Since your ship has no weapons to speak of and isn't very fast or agile, your best defense against your foes lies in your ability to control time, to a certain extent. You're able to slow things to a crawl when you need to (so if you see a giant mouth approaching your ship, that would be a good time to do it). Even if you're inches from being eaten, freezing time will allow you to scoot away to safety...but your time-dilation powers are not unlimited. You have a bar indicating the remaining charge on this ability, and you'll need to carefully manage when and for how long you use it in order to complete your tasks safely. If you're stuck out in the open without the ability to slow things down, you'll likely see teeth and a black screen, and then you'll be returned to the beginning of the objective you're working on.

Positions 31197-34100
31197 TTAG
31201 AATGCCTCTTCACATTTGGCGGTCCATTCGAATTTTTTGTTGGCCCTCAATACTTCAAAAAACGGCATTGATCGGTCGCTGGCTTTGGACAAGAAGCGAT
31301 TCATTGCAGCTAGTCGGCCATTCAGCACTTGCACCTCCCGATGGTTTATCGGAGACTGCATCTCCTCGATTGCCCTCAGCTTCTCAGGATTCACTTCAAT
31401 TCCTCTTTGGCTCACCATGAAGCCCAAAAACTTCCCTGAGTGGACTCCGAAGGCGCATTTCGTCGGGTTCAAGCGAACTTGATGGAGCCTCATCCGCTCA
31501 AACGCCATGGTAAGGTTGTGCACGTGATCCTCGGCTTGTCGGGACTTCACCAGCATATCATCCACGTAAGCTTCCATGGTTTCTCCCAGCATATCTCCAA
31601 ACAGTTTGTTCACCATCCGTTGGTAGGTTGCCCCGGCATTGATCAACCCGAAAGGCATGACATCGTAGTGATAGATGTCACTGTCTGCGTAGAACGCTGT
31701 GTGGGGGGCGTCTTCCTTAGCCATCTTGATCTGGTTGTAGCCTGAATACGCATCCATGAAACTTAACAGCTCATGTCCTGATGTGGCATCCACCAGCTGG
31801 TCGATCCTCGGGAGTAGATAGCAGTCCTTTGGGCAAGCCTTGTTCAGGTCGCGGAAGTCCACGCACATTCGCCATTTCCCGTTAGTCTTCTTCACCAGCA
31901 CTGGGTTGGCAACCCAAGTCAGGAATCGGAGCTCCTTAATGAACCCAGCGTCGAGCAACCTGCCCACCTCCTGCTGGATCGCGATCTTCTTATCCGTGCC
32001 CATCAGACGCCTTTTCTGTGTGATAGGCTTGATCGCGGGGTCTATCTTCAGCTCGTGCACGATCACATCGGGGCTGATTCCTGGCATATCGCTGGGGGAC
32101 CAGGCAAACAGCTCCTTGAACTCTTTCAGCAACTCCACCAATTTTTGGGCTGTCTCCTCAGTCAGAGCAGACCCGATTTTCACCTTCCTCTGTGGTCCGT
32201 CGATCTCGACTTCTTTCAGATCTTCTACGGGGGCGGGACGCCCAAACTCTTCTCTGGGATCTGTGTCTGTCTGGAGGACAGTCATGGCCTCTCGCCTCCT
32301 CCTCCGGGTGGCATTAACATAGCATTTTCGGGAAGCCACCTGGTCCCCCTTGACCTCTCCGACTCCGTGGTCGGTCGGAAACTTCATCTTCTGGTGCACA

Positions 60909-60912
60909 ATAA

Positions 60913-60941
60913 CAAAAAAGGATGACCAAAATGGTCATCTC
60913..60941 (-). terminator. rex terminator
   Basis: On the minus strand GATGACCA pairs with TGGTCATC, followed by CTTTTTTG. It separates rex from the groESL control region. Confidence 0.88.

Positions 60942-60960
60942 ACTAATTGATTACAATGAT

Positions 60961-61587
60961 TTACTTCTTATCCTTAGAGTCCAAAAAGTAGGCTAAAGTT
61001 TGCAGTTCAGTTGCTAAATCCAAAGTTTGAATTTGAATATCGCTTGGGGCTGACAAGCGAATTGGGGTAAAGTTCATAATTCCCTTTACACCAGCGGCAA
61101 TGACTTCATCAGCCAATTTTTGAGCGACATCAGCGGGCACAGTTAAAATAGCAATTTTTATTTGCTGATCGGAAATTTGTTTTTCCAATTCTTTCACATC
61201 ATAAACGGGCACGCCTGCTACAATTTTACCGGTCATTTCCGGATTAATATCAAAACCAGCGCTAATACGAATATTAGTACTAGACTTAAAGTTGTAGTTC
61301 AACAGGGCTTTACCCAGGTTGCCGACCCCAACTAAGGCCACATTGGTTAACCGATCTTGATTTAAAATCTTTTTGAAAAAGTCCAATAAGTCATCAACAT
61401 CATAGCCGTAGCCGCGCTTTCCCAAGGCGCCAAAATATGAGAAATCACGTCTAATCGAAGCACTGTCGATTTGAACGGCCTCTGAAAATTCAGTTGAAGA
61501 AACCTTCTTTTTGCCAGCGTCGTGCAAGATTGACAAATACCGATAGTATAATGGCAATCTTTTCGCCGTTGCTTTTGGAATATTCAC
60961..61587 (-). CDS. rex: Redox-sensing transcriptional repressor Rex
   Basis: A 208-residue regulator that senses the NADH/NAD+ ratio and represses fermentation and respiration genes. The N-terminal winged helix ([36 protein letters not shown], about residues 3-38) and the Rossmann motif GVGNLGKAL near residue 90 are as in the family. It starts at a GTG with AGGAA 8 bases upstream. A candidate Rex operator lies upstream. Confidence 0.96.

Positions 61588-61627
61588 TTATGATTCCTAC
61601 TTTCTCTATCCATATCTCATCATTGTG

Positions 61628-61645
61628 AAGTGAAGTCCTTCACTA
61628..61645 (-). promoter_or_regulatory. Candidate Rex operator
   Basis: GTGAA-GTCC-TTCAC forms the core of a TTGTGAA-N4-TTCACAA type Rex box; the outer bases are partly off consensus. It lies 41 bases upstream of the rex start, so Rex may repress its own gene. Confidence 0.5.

There are elements of a successful survival horror game hiding in Time Machine VR, as facing down a hunting plesiosaur offers primal fear in a way we rarely experience in games. If there was more of a consequence to being eaten, or if the bulk of the game surrounding these tense moments was better, the whole thing could have made for a compelling experience. As it is, fear quickly gave way to frustration for me, as I struggled to get the sub to respond to my commands reliably and tried to figure out what, exactly, I was supposed to be scanning.
I want to scan a t-rex